About HD

About HD


What is HD? Huntington’s disease is a brain disorder caused by a mutated huntingtin gene. It causes nerve cells in particular areas of the brain to gradually die off, affecting both the mind and the body. Symptoms of HD usually first appear in people between the ages of 30 and 50, and progress to become more serious over time.

What are the symptoms? HD affects the body, causing movement problems such as clumsiness, poor balance, involuntary gestures, and, later on, difficulty with speaking and swallowing. It can affect cognition, such as the ability to understand and retain information. People with HD may become forgetful and have problems concentrating and making decisions. HD can also cause mood problems such as depression, anger and irritability. Different people get different symptoms, even within the same family, and the problems may change over time. HD usually gets worse over a period of 10 to 25 years, and is eventually fatal.

Who gets HD? Both men and women and people of any racial or ethnic background can get HD, although it is probably more common among those with a European background. It can’t be caught or transmitted because it is caused by a mutated gene. Almost everyone with HD inherited the faulty gene from a parent, although every once in a while the gene mutation appears randomly in a person who has no family background of the disease. Although people who get HD are born with the gene, it usually does not cause symptoms until adulthood, for reasons scientists don’t fully understand. An article at the science news website HD Buzz written by neurologist Dr Ed Wild explains the genetics of HD in more detail.

How do I know whether I am at risk? If one of your parents has or had HD you have a 50-50 chance of inheriting the gene. HD does not skip generations. A genetic test can tell you whether or not you carry the gene, but it cannot tell you when you will develop symptoms.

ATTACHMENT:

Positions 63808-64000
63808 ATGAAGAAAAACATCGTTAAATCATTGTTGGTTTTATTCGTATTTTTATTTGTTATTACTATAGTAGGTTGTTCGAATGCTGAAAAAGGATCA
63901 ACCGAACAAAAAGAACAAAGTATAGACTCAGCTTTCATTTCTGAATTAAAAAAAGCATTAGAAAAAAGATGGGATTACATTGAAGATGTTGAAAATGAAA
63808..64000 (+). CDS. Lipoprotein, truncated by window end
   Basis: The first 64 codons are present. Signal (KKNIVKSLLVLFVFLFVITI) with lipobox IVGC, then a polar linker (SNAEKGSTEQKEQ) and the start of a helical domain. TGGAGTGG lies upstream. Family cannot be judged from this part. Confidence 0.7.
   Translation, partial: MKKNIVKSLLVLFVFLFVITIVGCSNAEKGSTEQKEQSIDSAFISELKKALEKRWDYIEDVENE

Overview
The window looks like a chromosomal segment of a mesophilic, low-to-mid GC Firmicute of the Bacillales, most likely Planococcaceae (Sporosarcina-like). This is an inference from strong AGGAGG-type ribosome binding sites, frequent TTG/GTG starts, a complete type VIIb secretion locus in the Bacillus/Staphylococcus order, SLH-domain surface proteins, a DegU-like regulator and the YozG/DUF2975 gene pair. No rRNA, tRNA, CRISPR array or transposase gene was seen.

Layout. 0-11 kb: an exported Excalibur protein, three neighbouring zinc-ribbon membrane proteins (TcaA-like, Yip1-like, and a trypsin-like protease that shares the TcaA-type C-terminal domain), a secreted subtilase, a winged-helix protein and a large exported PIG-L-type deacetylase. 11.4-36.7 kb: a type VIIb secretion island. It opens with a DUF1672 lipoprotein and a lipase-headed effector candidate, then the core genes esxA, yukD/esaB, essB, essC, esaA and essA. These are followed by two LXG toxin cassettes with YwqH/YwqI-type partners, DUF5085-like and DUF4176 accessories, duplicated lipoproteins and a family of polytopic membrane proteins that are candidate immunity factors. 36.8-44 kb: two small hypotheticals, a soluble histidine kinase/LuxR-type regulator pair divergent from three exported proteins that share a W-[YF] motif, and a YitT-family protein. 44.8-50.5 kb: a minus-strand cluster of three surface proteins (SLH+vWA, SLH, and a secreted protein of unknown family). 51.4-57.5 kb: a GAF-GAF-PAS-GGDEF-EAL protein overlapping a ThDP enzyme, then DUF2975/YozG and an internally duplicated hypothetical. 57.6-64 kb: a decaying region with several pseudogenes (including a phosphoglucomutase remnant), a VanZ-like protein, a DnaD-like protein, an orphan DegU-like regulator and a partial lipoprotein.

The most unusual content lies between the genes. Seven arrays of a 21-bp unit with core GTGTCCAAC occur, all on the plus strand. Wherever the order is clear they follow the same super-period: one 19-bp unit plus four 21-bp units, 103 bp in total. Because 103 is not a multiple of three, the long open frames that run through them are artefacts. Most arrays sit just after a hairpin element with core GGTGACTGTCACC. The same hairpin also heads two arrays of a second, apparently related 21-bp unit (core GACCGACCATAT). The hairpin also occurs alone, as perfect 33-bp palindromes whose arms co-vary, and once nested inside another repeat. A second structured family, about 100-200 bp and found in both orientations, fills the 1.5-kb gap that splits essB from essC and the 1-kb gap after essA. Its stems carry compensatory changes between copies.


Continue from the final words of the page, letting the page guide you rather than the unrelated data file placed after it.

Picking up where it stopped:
How is it treated? Currently, there are no medications that can prevent, stop, cure or slow the progression of the disease. However, some medicines and other therapies improve the symptoms of HD, so it is important to be treated by a doctor who has experience treating people with HD. The aim of Enroll-HD is to speed up the progress of research so that new, more effective treatments will be available sooner and that care for HD patients is improved.


More information for people with HD, their families and friends:

These brochures and websites are a good place to start for basic information about different aspects of the disease.

From the Huntington’s Disease Society of America:

From the Huntington Society of Canada:

From the Huntington Study Group in the US:

  • HD Basics Outlines the range of HD symptoms.

From the Huntington’s Disease Association of the UK:


For help with HD in your region:

Worldwide Contact information for many of the world’s Huntington’s organizations and medical centers from Argentina to Zimbabwe can be found at the International Huntington Association.
United States Find a local chapter of the Huntington’s Disease Society of America. Some states also have HD Centers of Excellence, where you can be seen by a team of medical professionals who specialize in treating HD.
United Kingdom Look for a local branch of the Huntington’s Disease Association.
Canada Contact the Huntington Society of Canada/Société Huntington du Canada